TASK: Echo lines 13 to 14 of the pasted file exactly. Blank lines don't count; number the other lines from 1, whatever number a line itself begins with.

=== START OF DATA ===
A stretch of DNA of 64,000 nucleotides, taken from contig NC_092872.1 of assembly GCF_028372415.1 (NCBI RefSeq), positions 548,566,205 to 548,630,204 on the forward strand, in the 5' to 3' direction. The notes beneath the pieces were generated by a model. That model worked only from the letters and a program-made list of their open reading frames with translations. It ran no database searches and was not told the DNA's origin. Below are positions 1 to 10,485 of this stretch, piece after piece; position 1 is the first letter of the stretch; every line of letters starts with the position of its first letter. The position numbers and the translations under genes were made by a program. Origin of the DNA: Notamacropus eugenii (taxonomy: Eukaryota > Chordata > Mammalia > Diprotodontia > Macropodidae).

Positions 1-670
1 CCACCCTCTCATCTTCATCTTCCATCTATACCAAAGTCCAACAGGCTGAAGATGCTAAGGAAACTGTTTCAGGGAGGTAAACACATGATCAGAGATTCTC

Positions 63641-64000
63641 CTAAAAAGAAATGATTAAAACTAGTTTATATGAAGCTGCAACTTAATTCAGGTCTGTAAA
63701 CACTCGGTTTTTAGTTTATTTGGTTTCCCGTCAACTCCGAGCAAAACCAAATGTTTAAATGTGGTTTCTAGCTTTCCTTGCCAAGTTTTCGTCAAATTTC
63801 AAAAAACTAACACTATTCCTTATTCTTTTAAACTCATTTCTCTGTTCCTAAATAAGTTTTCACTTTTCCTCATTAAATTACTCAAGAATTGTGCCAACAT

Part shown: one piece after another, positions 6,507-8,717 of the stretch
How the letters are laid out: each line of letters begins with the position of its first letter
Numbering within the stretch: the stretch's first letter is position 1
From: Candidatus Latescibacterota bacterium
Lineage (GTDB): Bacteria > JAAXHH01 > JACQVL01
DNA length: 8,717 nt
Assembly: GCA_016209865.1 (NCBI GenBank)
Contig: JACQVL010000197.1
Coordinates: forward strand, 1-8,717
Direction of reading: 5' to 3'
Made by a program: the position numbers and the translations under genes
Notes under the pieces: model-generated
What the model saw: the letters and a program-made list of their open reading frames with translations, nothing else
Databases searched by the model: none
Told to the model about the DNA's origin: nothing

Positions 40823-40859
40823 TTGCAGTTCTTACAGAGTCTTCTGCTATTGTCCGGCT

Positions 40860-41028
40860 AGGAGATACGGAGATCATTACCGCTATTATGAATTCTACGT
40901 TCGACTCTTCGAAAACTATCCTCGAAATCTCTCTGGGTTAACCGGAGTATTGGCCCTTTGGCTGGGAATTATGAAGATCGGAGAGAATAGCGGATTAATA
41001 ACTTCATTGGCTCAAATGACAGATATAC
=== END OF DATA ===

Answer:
DNA length: 8,717 nt
Assembly: GCA_016209865.1 (NCBI GenBank)